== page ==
Homeowners across the country have for years embraced the philosophy that bigger equals better when it comes to choosing a residence. However, recent trends have indicated that this mindset is changing rapidly, as buyers are increasingly putting more money down for properties that fall into the "micro" category.
A recent article in Fast Company Magazine profiled one such style of home that forces residences to not only contend with extremely cramped spaces but also remarkably unique layouts. Architects Mateusz Mastalski and Ole Robin Storjohann are the brains behind the "Living Between Buildings!" campaign, which was the winning entry in a design contest sponsored by window manufacturer Fakro. The units, which come in a wide array of shapes and layouts, would be constructed in the narrow alleyways between buildings in major metropolitan hubs where space is hard to come by and new home construction isn't otherwise possible.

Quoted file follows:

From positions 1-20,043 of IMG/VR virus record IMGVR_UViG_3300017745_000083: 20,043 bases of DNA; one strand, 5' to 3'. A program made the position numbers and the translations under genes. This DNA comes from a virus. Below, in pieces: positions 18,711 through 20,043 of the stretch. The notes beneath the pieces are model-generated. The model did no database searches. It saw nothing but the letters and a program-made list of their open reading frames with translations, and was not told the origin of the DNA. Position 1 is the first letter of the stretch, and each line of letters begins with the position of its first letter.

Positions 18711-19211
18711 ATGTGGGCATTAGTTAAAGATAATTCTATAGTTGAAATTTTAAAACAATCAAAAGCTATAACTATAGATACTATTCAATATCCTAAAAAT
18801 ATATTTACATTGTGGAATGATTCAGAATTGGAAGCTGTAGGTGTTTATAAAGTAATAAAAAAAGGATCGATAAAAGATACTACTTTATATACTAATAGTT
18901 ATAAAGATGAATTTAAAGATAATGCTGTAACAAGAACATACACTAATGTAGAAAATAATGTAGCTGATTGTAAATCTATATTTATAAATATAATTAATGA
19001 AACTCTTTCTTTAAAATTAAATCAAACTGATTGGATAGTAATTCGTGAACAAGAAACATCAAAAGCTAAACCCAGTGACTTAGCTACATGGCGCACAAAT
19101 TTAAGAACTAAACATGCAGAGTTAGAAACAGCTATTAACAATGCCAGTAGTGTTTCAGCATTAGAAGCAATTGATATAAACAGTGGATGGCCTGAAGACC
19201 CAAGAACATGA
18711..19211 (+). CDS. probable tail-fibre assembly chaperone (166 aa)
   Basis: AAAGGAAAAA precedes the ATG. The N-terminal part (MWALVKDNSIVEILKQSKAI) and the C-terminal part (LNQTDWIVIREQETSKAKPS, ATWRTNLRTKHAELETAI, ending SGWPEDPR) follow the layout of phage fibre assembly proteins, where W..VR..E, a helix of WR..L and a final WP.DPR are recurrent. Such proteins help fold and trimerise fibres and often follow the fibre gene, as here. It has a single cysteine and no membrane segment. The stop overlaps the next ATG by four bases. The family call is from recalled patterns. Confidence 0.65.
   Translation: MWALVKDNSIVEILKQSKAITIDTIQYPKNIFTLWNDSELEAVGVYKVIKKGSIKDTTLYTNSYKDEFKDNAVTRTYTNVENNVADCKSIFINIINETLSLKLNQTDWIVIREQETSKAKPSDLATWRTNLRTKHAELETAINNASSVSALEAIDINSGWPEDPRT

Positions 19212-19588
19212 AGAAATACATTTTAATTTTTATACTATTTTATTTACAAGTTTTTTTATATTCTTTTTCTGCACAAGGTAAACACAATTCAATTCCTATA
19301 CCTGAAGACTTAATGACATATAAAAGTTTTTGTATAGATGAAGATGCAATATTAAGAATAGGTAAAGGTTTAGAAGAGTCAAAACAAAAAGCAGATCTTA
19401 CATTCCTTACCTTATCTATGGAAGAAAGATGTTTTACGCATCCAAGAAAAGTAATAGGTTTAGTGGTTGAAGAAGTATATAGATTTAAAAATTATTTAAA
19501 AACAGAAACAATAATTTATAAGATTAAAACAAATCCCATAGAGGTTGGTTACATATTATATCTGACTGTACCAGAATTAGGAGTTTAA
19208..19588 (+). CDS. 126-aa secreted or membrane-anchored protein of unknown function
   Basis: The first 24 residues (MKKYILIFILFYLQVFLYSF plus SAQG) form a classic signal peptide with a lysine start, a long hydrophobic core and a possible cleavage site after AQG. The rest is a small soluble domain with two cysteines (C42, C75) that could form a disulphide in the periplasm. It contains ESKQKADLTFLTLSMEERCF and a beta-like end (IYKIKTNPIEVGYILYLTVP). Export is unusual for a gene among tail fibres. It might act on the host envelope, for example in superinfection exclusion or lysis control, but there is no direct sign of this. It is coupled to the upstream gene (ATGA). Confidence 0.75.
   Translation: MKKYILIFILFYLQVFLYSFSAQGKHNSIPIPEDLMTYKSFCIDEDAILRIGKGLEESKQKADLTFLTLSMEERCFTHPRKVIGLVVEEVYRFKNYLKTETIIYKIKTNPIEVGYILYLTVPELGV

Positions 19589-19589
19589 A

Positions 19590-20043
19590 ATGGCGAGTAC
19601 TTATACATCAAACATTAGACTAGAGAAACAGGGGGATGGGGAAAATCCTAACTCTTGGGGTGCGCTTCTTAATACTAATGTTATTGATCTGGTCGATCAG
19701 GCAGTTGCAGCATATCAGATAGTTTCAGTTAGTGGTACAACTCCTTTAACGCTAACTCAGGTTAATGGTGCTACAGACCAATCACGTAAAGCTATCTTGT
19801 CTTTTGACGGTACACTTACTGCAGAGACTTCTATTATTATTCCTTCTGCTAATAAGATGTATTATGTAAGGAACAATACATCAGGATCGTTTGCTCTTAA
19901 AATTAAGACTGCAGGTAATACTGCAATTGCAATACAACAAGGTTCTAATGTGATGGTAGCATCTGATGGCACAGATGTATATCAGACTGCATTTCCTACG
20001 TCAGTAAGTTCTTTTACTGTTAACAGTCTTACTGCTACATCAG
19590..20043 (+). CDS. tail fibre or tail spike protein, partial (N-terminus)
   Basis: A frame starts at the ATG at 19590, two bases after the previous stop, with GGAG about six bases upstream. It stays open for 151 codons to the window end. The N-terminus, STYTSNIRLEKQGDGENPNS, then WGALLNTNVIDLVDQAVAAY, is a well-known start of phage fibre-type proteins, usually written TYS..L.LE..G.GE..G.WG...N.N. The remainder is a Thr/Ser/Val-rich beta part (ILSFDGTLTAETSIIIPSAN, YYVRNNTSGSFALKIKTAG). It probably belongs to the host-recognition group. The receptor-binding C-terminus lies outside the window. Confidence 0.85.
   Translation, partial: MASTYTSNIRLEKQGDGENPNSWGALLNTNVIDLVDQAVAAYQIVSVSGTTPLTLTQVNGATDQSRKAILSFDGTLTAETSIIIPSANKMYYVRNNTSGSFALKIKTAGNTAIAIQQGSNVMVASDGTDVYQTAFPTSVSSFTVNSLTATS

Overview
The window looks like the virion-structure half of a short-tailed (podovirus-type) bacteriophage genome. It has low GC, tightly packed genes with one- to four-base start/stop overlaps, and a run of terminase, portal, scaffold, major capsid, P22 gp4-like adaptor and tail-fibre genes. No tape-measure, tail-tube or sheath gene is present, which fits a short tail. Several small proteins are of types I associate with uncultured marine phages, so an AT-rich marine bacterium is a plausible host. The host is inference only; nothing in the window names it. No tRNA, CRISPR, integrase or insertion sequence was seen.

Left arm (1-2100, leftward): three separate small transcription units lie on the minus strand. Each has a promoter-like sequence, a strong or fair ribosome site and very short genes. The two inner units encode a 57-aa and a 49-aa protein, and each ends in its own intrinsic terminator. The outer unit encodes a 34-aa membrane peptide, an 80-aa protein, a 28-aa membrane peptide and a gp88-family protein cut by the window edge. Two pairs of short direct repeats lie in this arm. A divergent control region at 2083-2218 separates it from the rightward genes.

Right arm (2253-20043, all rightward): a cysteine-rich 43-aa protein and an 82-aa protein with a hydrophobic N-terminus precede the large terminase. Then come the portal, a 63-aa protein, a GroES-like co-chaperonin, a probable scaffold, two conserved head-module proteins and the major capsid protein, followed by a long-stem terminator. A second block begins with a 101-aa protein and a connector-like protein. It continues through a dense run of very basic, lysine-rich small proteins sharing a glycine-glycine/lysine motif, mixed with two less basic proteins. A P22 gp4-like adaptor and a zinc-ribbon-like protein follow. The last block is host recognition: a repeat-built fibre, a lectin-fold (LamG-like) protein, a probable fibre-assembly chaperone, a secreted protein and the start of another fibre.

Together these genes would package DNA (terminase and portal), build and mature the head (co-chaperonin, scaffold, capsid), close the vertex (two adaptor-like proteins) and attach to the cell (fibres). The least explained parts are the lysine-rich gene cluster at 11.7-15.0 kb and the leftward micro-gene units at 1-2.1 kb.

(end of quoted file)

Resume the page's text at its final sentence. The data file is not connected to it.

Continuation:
"The Jury appreciated the way the basic idea – creating small infill-dwellings in-between existing buildings – has been worked out in extended research, thus providing models for various housing types in different cities. The plan can be realized entirely out of roof windows (with some technical adjustments) and offers an innovative idea for using empty spaces in urban fabric. The possibility of shapes is endless," said the Jury in an official statement.
Because these units would feature complete window exposure, residents would need to invest in many window treatments to warrant them a little privacy. Velvet blackout drapes are the perfect solution for small spaces like these with a lot of exterior exposure.